Cost270.com

Quality Consulting

Define Your Career Preferences

  1. Know your objectives and preferences
    • Define your own specific objectives, both personal and professional, before you begin.
    • Understand your preferences regarding work styles, environments, pace, etc.
    • Determine the job criteria that will help you meet your requirements.
    • Think about which technologies you enjoy most, especially if you are experienced in more than one area.
    • Consider what types of roles will help you achieve your long-term goals.
    • Factor in the importance of learning new skills as you work.
  2. Consider the size of organization you like most
    • Many professionals want to work for large companies on the international IT scene.
    • Others appreciate the opportunity to pave innovative new roads with smaller start-up firms.
    • For still others, the size of the organization does not matter at all.
    • Reflect on your own career experiences to date.
    • Have you found yourself happier in a small organization, or thriving in a large environment?
    • Factor your preferences in this area into your job search.
  3. Select hands-on work or management
    • Moving into a management role can be very rewarding.
    • Management roles, however, include added responsibility, paperwork and the development of careers of those working under your supervision.
    • If you enjoy hands-on technical work, management may not be the right direction for you.
    • If you are contemplating a move into a management role, consider the reasons why.
    • If you would simply like to pursue a higher salary, discuss that possibility with your current manager.
    • If you are certain that management is right for you, demonstrate your willingness to learn and to lead.
  4. Determine your salary or rate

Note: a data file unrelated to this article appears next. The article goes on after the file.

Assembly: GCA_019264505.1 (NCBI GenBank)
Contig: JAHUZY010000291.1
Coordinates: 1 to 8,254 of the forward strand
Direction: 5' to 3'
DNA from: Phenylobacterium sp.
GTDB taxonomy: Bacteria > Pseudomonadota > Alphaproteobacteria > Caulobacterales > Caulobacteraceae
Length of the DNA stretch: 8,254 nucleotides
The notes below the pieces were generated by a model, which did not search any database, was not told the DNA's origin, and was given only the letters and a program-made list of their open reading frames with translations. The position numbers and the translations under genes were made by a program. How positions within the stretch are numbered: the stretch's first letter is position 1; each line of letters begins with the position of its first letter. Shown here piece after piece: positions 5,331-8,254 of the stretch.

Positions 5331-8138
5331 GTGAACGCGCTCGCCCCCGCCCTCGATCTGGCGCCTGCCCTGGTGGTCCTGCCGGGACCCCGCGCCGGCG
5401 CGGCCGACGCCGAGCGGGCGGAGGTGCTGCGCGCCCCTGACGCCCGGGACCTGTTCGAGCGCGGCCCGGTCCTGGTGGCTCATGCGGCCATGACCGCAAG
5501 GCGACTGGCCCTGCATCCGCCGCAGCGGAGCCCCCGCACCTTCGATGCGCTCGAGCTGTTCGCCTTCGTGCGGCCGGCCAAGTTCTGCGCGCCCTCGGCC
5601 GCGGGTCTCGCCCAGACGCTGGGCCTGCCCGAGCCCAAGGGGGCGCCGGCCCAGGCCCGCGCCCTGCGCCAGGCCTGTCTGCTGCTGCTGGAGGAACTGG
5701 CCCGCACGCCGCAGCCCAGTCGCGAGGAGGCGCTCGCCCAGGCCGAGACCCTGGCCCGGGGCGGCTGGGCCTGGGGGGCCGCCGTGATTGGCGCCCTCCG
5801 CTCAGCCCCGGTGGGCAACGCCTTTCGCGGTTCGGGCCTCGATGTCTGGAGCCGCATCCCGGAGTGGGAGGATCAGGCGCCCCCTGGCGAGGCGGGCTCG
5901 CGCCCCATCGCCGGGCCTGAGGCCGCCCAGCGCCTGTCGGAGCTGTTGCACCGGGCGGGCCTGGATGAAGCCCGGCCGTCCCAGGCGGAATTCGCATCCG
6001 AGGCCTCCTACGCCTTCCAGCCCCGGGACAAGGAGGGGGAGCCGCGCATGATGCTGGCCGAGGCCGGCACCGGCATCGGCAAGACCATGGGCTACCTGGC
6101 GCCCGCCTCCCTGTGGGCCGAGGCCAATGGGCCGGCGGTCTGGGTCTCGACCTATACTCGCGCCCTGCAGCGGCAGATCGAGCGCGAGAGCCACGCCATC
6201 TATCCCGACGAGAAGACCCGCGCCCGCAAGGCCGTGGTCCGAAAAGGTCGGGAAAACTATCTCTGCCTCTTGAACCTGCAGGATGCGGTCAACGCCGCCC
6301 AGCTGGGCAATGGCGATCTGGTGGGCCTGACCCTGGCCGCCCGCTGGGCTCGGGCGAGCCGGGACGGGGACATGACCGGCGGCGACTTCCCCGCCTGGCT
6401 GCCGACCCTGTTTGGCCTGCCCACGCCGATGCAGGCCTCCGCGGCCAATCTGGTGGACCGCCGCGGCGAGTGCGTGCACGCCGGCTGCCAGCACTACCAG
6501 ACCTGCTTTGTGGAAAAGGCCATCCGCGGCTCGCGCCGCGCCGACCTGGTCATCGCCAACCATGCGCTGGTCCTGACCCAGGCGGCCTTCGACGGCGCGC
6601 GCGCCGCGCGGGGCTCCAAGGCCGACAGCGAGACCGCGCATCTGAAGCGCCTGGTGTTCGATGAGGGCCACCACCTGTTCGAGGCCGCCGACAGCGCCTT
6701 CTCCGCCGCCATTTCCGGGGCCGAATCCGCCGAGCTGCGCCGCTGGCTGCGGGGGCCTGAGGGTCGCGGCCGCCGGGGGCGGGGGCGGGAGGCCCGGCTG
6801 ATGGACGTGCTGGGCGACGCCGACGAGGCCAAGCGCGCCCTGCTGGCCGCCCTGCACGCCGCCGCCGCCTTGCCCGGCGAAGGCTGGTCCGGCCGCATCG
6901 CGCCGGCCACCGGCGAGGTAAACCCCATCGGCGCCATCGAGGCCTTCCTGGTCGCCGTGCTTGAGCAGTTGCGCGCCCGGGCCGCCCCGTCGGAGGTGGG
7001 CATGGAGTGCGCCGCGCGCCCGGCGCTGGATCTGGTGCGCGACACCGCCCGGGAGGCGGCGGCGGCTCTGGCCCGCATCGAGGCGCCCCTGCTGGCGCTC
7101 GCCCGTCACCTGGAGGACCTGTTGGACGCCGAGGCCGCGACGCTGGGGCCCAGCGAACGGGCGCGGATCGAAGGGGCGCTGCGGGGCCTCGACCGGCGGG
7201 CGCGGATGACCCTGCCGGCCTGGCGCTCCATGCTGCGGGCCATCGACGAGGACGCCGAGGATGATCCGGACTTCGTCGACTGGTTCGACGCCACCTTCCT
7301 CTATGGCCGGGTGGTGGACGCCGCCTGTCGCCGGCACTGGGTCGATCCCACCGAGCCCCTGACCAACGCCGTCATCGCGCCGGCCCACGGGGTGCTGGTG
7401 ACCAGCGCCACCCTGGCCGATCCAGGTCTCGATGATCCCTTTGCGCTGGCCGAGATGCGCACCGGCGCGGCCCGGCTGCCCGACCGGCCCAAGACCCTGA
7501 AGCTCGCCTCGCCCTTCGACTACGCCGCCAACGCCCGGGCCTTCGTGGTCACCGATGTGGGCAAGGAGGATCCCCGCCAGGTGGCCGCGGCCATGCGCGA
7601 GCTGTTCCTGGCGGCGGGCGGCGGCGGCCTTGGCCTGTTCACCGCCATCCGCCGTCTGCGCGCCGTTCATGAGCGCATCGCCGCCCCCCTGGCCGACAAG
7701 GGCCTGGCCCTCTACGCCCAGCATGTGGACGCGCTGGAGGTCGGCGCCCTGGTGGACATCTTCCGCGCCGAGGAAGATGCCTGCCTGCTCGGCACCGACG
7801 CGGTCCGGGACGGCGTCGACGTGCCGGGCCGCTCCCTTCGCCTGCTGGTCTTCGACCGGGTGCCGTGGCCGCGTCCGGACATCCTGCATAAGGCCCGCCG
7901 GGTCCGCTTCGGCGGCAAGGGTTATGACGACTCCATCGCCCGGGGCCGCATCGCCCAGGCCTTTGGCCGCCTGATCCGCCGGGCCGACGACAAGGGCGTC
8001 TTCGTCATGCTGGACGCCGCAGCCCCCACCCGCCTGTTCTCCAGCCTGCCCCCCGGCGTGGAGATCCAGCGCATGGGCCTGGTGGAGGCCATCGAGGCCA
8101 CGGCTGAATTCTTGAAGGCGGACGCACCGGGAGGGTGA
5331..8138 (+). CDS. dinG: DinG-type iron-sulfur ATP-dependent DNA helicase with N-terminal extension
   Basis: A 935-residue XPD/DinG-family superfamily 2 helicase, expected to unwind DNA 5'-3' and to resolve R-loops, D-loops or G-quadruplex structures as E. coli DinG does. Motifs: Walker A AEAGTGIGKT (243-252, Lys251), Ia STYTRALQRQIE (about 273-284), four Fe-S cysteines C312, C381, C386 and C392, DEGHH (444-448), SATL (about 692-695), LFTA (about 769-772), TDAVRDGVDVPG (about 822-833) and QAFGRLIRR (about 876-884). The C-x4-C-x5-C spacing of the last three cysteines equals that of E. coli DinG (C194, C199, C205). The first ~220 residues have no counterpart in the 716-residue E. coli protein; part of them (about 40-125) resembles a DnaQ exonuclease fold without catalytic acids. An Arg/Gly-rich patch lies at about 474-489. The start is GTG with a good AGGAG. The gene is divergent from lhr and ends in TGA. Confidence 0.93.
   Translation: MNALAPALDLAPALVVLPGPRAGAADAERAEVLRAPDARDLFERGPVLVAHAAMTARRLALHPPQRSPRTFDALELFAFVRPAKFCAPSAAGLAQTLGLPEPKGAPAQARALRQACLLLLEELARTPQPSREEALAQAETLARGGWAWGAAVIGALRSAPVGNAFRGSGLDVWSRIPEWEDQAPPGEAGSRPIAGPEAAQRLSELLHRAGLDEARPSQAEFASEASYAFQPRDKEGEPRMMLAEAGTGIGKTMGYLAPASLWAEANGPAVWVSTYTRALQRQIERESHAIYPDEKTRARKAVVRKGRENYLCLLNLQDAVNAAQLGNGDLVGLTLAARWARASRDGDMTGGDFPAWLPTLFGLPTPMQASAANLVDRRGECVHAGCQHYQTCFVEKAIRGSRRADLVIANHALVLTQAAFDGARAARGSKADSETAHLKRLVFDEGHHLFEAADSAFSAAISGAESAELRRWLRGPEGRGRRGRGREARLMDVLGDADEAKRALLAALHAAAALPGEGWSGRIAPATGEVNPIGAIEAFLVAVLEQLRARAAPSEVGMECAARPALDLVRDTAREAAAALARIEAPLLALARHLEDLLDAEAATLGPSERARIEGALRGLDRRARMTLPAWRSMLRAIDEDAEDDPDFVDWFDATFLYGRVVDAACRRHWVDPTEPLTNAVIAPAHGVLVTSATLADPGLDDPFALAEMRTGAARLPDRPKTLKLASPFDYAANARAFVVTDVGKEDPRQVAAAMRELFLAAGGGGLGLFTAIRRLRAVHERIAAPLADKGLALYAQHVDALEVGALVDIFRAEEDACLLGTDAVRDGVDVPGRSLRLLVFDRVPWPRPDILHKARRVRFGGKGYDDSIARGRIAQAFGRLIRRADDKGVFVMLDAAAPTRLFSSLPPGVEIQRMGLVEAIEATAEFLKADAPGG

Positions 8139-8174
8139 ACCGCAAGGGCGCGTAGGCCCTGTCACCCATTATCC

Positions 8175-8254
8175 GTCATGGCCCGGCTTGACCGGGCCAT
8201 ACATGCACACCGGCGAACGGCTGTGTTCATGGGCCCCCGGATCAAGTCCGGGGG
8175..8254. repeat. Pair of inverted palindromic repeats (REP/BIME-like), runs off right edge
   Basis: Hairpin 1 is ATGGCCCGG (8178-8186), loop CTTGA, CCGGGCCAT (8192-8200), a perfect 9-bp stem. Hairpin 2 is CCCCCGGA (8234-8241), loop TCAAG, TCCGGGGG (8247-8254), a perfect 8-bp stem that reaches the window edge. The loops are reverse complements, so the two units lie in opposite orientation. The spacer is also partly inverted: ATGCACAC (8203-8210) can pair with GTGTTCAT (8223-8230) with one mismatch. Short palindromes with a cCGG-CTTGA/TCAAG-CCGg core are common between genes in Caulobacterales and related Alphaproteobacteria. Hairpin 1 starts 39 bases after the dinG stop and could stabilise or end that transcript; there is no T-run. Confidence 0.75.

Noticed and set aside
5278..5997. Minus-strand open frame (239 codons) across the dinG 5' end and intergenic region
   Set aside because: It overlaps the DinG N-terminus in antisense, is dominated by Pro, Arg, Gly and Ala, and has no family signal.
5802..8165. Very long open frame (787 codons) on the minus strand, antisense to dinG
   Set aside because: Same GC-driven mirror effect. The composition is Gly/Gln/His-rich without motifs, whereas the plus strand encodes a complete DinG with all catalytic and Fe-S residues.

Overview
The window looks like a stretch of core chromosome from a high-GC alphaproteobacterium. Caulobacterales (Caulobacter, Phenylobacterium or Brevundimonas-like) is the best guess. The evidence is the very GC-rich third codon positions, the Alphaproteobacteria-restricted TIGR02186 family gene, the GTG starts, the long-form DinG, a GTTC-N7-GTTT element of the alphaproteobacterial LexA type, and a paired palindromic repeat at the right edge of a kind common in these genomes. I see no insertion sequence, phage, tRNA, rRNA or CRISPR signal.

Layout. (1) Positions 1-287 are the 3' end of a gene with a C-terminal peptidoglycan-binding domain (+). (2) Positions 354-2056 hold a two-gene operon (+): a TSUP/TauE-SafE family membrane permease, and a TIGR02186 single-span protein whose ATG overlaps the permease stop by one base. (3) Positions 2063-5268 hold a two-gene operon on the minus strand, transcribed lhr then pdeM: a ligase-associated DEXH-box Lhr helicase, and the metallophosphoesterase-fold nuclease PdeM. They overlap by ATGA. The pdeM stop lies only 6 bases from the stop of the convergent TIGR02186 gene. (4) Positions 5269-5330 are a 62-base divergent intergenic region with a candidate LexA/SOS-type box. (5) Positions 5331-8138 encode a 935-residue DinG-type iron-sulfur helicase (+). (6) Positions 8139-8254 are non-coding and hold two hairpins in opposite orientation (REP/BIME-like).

• Understand that there is a wide range of salaries and rates for every IT role.
    • Research the ranges for different organizations in your local area.
    • Base your range on the type of work you do, your years of experience and your financial obligations.
    • Seek a compensation plan that is appropriate for your given role.
    • Factor benefits, such as training, insurance coverage, retirement funds, etc., into your evaluation.
    • Avoid letting salary alone influence your decision to accept or reject a potential opportunity.
  5. Are you prepared to commute or relocate?
    • Some individuals view a commute as an opportunity for quiet time before the day begins.
    • Others prefer not to travel more than a few minutes to the office each day.
    • Think about your willingness to commute when evaluating positions.
    • Determine your transportation options to and from each workplace.
    • Decide whether you would be willing to move to an area closer to where a given office is located.
    • Consider asking whether the hiring organization offers telecommuting or other work-from-home options.
  6. Factor in your special needs
    • You may have very specific needs that affect your career choices.
    • Single parents, for instance, may require a daycare facility onsite.
    • If you have health considerations, you might need an organization with a comprehensive benefit plan.
    • You may be averse to accepting a position that requires travel.
    • Communicate your requirements up front so a potential employer can map an opportunity to those needs.
  7. Stay informed of market developments
    • Define your own specific objectives, both personal and professional, before you begin.
    • Understand your preferences regarding work styles, environments, pace, etc.
    • Determine the job criteria that will help you meet your requirements.
    • Think about which technologies you enjoy most, especially if you are experienced in more than one area.
    • Consider what types of roles will help you achieve your long-term goals.
    • Factor in the importance of learning new skills as you work.

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